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The right codec for a demo reel


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#1 Stephen Whitehead

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Posted 11 June 2006 - 12:46 PM

Hello, I am trying to compress my demo reel. it is about 4 minutes long, and I want it to be under 10 megs, all the codecs I am using seem to leave far too many compression artifacts. Does anyone have a recomendation as to the best codec and settings to compress my reel with? also what frame rate would be best?

Cheers,

Steve Whitehead

Edited by Stephen Whitehead, 11 June 2006 - 12:46 PM.

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#2 Adam Frisch FSF

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Posted 11 June 2006 - 02:04 PM

I compress everything with the new H264 codec - it creates the leanest and highest quality compressions of any codec. Only problem is you the viewer needs the QT 7.0 or higher, but most have that anyway - and those few who don't have it are technophobes who still use Win98...

A well compressed Sorenson3 can also be an alternative, bur Sorenson is an old codec now - don't think Sorenson has updated it at all during the last 5-7 years.
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#3 Miguel Bunster

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Posted 11 June 2006 - 05:20 PM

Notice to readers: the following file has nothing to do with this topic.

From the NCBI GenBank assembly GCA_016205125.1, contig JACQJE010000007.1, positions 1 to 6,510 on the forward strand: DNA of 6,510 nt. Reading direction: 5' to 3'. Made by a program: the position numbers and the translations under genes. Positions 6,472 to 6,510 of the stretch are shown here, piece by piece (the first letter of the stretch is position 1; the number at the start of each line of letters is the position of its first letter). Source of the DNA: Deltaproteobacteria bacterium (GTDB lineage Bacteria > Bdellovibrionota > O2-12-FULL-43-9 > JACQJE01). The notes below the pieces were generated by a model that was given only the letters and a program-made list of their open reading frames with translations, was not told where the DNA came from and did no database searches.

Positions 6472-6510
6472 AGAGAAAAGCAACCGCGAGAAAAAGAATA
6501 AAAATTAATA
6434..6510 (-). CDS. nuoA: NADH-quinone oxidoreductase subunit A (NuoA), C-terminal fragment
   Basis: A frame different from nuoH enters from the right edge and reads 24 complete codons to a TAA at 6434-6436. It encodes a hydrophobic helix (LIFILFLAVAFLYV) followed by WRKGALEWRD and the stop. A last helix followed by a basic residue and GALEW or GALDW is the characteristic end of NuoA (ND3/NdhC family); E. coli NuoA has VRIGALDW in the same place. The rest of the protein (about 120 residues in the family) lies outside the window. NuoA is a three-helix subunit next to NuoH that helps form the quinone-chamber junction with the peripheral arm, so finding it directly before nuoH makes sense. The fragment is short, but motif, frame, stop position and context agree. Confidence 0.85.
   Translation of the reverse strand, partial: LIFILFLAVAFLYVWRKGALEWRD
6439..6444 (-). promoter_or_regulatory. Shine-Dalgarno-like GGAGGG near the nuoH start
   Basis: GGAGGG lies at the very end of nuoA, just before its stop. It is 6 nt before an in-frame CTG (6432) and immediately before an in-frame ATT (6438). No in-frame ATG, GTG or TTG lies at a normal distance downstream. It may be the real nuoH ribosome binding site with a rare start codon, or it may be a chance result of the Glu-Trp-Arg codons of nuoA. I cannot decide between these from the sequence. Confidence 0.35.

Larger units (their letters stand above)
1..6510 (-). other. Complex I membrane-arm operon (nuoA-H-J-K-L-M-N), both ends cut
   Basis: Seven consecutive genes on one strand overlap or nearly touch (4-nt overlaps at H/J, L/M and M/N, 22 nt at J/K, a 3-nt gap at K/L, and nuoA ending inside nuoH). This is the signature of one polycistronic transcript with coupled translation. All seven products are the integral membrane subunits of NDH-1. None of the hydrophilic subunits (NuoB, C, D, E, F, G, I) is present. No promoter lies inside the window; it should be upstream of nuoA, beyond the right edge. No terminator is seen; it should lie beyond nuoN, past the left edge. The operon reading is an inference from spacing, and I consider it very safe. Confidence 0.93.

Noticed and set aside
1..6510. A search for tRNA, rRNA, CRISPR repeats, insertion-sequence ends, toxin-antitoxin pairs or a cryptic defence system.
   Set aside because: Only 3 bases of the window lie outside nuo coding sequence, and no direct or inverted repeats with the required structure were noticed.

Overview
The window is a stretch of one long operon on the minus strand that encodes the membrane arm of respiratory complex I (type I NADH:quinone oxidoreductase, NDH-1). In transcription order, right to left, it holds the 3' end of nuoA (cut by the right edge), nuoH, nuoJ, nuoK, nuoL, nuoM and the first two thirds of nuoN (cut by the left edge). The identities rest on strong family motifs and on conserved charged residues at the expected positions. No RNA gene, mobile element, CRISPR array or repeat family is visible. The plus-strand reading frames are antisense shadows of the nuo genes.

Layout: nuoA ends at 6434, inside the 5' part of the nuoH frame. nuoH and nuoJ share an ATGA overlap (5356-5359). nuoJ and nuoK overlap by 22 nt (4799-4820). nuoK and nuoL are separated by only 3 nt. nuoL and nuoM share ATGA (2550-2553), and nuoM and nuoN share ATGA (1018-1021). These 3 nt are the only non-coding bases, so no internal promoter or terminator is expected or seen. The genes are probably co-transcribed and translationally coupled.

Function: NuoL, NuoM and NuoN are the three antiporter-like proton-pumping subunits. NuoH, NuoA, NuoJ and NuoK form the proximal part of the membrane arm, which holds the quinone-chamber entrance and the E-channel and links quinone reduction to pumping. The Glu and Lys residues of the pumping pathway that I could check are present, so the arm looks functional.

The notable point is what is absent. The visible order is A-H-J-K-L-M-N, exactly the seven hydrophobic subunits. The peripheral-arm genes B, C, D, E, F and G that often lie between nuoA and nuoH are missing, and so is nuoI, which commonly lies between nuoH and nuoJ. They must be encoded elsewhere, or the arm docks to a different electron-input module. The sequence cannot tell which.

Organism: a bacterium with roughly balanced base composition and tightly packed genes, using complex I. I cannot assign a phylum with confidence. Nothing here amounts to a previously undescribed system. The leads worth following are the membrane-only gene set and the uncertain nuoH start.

H264 is good but I still get problems. It lowers the contrast specially bringing up blacks and lowers saturation as well...
Miguel
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#4 Michael Most

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Posted 11 June 2006 - 06:24 PM

Hello, I am trying to compress my demo reel. it is about 4 minutes long, and I want it to be under 10 megs, all the codecs I am using seem to leave far too many compression artifacts. Does anyone have a recomendation as to the best codec and settings to compress my reel with? also what frame rate would be best?


You haven't stated whether you're on a Mac or a PC, or where your compressed file is going - on a website, being emailed, FTP'd, going on CD or DVD media, etc. All of these things influence what you can or "should" use. My own experience has been that by far the best quality at the lowest data rate is achieved by Windows Media. A good alternative if you're on a Macintosh is H264, but it will require all viewers to have Quicktime 7.
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#5 Stephen Whitehead

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Posted 11 June 2006 - 09:40 PM

Basically what I am doing is posting the file on the web, to be viewed by potential employers. so I think under 10 megs is pretty important.
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#6 Chad Stockfleth

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Posted 11 June 2006 - 10:07 PM

I've had decent luck exporting quicktimes into compressor and using Mpeg-1 for the web.

4 minutes is a bit long for a demo reel... if you could cut it down a bit...say 2 minutes, then you could certainly get a higher quality/lower-res file.
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